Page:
Hollywood Demographics

 

 

Who Goes to the Movies?

Source:  MPAA U.S./Canada Theatrical Market Statistics, Attendance Demographics for 2011, March 2012

All of these figures apply to Americans and Canadians seeing movies in theaters in 2011, the last year for which statistics are available. The MPAA will publish a new study of movie attendance in March 2012.

All Moviegoers by Age Group, 2011

AGE PERCENTAGE OF MOVIEGOERS PERCENTAGE OF POPULATION
2-11 15% 14%
12-17 10% 8%
18-24 12% 10%
25-39 24% 21%
40-49 14% 14%
50-59 12% 14%
60+ 13% 19%

 

Most Frequent Moviegoers by Age Group, 2010

AGE PERCENTAGEOF MOVIEGOERS PERCENTAGEOF POPULATION
2-11 7% 14%
12-17 16% 8%
18-24 19% 10%
25-39 28% 21%
40-49 9% 14%
50-59 9% 14%
60+ 12% 19%

The movie audience in the U.S. and Canada is getting slightly older, with a few more older people age 60 and up going to movies (see “All Moviegoers by Age Group”). Meanwhile, teenagers are going to less movies, and children age 2-11 are going to even less movies (when compared to last year).

Even so, the age groups that also include parents and their children, 2-39, make up 61% of all moviegoers, but only 53% of the U.S./Canadian population, according to the MPAA. Also, for the first time MOVIEGUIDE® can recall, moviegoers age 18-39 make up the bulk of frequent moviegoers, 47% percent, compared to only 35% for frequent moviegoers aged 12-24 according to the chart titled “Most Frequent Moviegoers by Age Group.”

Also for the second year in a row, youths age 12-17 make up less than half of that 35%. Hollywood is starting to lose the interest of the younger youth audience. However, they have a lot of competition these days from Cable TV networks like the Disney Channel and Nickelodeon, which in recent years has helped launch the careers of many teenage celebrities.

Finally, the MPAA estimates there are about 35 million frequent moviegoers in the United States and Canada, with frequent female moviegoers purchasing fewer tickets in 2011 and frequent male moviegoers purchasing more tickets when compared to previous years.

Here, it is very interesting to note that, instead of peaking between the ages of 18-24, as was typical, frequent moviegoing peaked at ages 25-39 in 2011, when a significant 9.7 million frequent moviegoers were aged 25-39 but only 6.6 million frequent moviegoers were aged 18-24, 5.7 million aged 12-17, and 2.5 million aged 2-11. The last number is a decrease of 11% in 2011 when compared to 2009. The Demographic Winter of fewer children and fewer two-parent families that’s finally slammed the United States is clearly hurting the number of frequent moviegoers among youths aged 2-24.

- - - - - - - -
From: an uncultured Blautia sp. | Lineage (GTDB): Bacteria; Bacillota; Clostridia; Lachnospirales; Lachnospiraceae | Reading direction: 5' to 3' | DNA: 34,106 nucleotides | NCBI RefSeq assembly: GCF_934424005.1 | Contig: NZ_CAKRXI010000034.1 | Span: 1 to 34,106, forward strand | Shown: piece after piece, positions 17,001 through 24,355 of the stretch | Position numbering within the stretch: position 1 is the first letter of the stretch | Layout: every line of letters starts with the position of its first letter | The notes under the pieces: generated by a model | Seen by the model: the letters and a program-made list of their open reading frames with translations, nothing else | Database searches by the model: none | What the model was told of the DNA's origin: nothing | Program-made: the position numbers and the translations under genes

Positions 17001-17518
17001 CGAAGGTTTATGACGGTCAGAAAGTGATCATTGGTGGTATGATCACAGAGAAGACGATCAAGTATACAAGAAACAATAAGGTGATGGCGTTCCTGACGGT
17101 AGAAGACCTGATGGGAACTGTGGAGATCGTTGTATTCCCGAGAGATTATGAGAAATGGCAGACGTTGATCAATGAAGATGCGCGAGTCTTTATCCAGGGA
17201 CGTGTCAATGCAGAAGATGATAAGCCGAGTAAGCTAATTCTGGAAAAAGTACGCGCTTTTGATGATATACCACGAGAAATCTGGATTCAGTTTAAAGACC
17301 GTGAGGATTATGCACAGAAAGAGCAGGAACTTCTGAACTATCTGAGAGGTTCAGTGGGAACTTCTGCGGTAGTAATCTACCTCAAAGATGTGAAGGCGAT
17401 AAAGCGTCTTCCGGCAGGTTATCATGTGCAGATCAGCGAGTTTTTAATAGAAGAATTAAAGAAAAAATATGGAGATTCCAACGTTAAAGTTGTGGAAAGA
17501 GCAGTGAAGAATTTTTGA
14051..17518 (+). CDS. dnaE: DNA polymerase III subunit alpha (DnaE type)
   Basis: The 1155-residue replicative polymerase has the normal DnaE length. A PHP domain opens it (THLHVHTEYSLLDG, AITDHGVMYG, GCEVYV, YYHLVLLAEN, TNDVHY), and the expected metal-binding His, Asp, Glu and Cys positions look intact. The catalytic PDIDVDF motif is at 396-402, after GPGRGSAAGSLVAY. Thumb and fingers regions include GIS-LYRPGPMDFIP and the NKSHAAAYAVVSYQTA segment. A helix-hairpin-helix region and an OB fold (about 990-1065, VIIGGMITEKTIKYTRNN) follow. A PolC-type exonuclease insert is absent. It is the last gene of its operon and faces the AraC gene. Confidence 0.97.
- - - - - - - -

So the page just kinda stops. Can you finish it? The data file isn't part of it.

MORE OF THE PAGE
Admissions by Rate of Moviegoing, 2011

FREQUENCY PAID ADMISSIONS
Frequent (12+ a yr.) 50%
Occasional (2-11 a yr.) 48%
Infrequent (1 or less) 2%

 

Admissions by Rate of Moviegoing, 2010

FREQUENCY PAID ADMISSIONS
Frequent (12+ a yr.) 51%
Occasional (2-11 a yr.) 47%
Infrequent (1 or less) 2%

Those who habitually see movies in the U.S. and Canada accounted for 50% of total box office admissions in 2011. This is a significant decline of nearly 39.8% compared to 2006, when 83% of total ticket sales were frequent moviegoers. Occasional moviegoers are accounting for a higher and higher proportion of the moviegoing audience.

It’s way too early to see this last number as a trend. Clearly, however, skyrocketing ticket prices have had a bad effect on moviegoing in recent years.

Frequency of Moviegoing, 2011

FREQUENCY PERCENT OF POPULATION
Frequent (12+ a yr.) 10%
Occasional (2-11 a yr.) 47%
Infrequent (1 a yr. or so) 10%
Never 33%

About 33% percent of Americans and Canadians never went to see a movie in theaters in 2011, compared to 32% in 2010 and 26% in 2006. Of those who do see movies, only 10% go 12 or more times each year, 47% see up to 11 movies, and 10% people go infrequently, about one movie each year.

Tickets Sold Among the Sexes, 2011

SEX TICKETS SOLD
Males 50%
Females 50%

According to the MPAA, females purchased much fewer movie tickets in 2011 and 2010 in the U.S. and Canada compared to 2009, going from 55% of movie tickets sold to 50% of tickets sold. Males purchased more tickets in 2011 and 2010 compared to 2009, from 45% of the tickets sold to about 50%.

Tickets Sold by Ethnicity, 2011

Ethnicity TICKETS SOLD PERCENT OF POPULATION
White 58% 65%
Hispanic 22% 16%
Black 11% 12%
Other 9% 7%

Tickets Sold by Ethnicity, 2010

Ethnicity TICKETS SOLD PERCENT OF POPULATION
White 56% 66%
Hispanic 26% 16%
Black 11% 12%
Other 7% 6%

Hispanics bought a higher percentage of tickets in 2011 (22%) (up from 21% in 2009). However, they bought fewer tickets in 2011 than in 2010. They still have the highest moviegoing per capita compared to whites and blacks.

Although the percentage of whites buying movie tickets went up slightly, ticket sales among whites in the U.S. and Canada continued to decline numerically in 2011, from 750 million tickets in 2010 to 742 million in 2011. They bought about 909 million tickets in 2007 and 845 million in 2009, according to MPAA reports.

Meanwhile, internationally, box office for all movies outside the U.S. and Canada increased overall about 6.7% in 2011, compared to an 11.7% increase in 2010. Also, a significant increase in box office occurred among moviegoers in Latin America, going from $2.1 billion to $2.6 billion, a 24% increase. Asia Pacific saw a 6% increase.

Finally, for the second year in a row, box office in Europe, the Middle East, and Africa accounted for less than half (48%) of the total international box office.

Note:  Variety has numbers for total domestic and overseas box office for 2012 (published elsewhere in this Annual Report), but MOVIEGUIDE® waits for the MPAA in March each year to determine the demographic makeup of the audiences and frequent moviegoers attending the cinema.

 

 

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